I’m a fourth-year PhD student in Professor Beverley Glover’s lab in the Department of Plant Sciences at the University of Cambridge. My research is looking at what bees like about flowers, trying to find out what might make our crops better at being pollinated.
I give talks to beekeepers’ associations, nature groups and science festivals, focussing on my work, pollination, and food security in general.
When I’m not in the lab, I spend time with my wife and daughter, keep honeybees, sing bass in classical choirs, and set cryptic crosswords under the pseudonym ‘Soup‘. I can also often be found in the kitchen attempting overly complex recipes.
I grew up in a tiny village in East Sussex called Chiddingly, which has the best pub in the world, and an 11th-century church which is unusual because it is just called ‘The Church’ and is not dedicated to a saint. My mum stayed at home to look after my sister and me, and my dad ran an insect zoo called The Living World, which he opened on the day my sister was born.
I loved science when I was young, and my parents encouraged me; my dad took me to the Royal Institution Christmas Lectures on particle physics (given by Frank Close; I always remember his demonstration of how the same set of atoms can form different molecules by rearranging the letters of the word CORNFLAKES into his name). I was hooked on physics and chemistry, and wanted to learn more, so applied to Cambridge: I was keen to do physics as a final degree, but had to do other subjects as well because that’s how the ‘Natural Sciences‘ course works.
At Cambridge I found that I didn’t enjoy university-level physics so much – at least in the first year it was very historical – but I loved the biology of cells course. Two lecturers – David Summers and Chris Howe – were particularly inspiring, and I emailed Chris to ask if I could have a summer job in his lab to practice biology. To my surprise he said yes, and I learned a huge amount from Adrian, Jürgen and Ellen in his lab, who supervised me over two summers and a third-year project, and I ended up specialising in biochemistry.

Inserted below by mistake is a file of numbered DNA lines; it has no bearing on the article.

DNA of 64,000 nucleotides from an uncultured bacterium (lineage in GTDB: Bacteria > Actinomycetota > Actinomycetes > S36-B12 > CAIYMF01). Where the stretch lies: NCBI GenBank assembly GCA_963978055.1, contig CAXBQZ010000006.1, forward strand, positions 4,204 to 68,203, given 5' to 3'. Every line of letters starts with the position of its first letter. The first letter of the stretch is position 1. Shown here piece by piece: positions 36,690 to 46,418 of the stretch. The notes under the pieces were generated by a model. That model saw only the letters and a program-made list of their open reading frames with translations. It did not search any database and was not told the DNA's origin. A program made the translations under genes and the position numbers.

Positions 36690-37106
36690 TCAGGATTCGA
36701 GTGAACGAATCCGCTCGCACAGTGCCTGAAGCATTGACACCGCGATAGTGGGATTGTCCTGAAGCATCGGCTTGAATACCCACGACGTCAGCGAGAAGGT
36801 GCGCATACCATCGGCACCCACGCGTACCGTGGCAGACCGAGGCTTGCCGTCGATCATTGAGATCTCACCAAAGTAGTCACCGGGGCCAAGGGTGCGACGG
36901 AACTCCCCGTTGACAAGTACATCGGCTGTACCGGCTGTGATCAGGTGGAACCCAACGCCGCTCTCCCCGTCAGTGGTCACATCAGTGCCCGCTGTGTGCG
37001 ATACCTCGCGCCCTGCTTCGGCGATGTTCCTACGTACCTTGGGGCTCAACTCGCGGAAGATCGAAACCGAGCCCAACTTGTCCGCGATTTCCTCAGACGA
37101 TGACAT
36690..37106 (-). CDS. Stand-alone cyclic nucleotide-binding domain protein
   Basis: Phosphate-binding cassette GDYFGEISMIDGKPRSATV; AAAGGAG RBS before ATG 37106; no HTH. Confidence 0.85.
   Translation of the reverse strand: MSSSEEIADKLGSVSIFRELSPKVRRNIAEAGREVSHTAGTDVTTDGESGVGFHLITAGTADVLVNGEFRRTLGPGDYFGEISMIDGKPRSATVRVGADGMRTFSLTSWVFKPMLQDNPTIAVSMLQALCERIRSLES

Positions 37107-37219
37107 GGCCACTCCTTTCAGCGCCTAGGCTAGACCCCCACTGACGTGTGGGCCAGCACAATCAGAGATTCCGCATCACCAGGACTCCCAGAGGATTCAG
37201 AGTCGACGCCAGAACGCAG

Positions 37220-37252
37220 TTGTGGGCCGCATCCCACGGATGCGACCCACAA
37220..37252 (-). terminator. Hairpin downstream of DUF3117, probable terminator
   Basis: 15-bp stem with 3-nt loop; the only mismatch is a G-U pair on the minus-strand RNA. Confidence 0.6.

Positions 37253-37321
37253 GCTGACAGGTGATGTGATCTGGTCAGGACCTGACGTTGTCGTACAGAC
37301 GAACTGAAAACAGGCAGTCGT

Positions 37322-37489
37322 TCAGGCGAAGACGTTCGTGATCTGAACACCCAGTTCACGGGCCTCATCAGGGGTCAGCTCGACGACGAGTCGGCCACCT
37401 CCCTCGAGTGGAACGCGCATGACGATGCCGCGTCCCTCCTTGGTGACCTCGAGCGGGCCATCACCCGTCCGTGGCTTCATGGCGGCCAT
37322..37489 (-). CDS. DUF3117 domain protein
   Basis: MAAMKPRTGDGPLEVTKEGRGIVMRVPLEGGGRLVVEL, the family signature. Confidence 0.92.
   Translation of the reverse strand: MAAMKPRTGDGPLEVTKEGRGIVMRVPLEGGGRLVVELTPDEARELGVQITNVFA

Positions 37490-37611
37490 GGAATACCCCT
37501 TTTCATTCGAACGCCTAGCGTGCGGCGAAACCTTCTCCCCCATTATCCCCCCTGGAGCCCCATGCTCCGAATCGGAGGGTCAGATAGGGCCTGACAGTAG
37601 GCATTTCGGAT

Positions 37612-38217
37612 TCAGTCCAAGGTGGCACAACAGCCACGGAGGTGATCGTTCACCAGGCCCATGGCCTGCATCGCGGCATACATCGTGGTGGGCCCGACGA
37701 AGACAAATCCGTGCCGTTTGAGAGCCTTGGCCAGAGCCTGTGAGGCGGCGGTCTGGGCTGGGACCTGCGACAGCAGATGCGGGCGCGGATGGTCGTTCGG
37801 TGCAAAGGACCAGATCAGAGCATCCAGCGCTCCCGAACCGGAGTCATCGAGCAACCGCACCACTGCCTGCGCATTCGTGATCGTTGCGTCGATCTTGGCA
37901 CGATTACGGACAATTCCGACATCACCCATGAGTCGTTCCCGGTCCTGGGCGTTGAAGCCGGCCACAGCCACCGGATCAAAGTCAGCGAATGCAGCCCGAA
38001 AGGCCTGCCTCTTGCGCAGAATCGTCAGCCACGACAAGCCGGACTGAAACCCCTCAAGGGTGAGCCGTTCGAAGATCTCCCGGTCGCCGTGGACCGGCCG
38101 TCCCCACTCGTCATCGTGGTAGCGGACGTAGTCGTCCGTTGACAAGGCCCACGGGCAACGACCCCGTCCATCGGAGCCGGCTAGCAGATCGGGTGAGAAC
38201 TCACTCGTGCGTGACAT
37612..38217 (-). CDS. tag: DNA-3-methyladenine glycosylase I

At Cambridge, biochemistry is a three- or four-year degree; there were 30 places on the four-year course, allocated by how you did in your second year. Among those who wanted to do biochemistry, I came 31st in the year, and so missed out on a place on the fourth year. At the time, I was heartbroken, but it turned out to be a blessing: it made me actually think about whether I wanted to do a fourth year or not, rather than accepting one by default. I realised I wasn’t ready to be a full-time scientist, so left after three years. Unsure of what to do, I worked for my college (St Catharine’s) for a year in the alumni department, then moved to an office within the University as a computer officer.
By then, I’d decided to try something I’d been keen on for a while – a complete departure from science: graphic design. I did four-fifths of a BTEC at the London College of Printing, and soon after got a job as a designer at Cambridge University Press. It was fun, and I learnt a lot, with about 30 different projects on the go at any time. I quit in 2008 to go freelance, and built up a decent portfolio of clients.
In the same year a friend I’d met at the Press asked if I’d like to join him in setting up a company to sell some software he’d written to manage photography businesses. I thought it sounded fun, so said yes; we needed a name to get a bank account, so Light Blue Software was born. We wrote in FileMaker, and were awarded a prize by FileMaker UK for the best software written using it, then after a few years rewrote everything from scratch in a new language to make ‘proper’ Mac and Windows applications. In the eight years I worked there we built a solid product, a great customer base (with thousands of photographers around the world using it), and a reputation for fabulous customer service.
But, in 2016, I decided I missed being the first person in the world to know stuff. I’d taken up beekeeping in 2013, and was fascinated by the insects and by the flowers they visited. People knew I had a science background and asked me questions which I didn’t know how to answer – but I wanted to know! So, after much angst, I left the company (which is still going strong), with the hope of starting a PhD. I went and talked to Beverley Glover (now my boss) about potential projects, won a place on a funded PhD scheme at Cambridge and have very much enjoyed the research so far.
I’ve also really enjoyed the extra things outside the PhD: I’ve run small group sessions with undergraduates to talk them through lecture content (called ‘supervisions’ in Cambridge), helped teach on a fabulous week-long field trip to Portugal for second-year plant scientists, given talks to nature groups and prospective undergraduates, been on all sorts of public engagement courses, featured on BBC News and in the New York Times… but the research which underpins it is also highly enjoyable, too.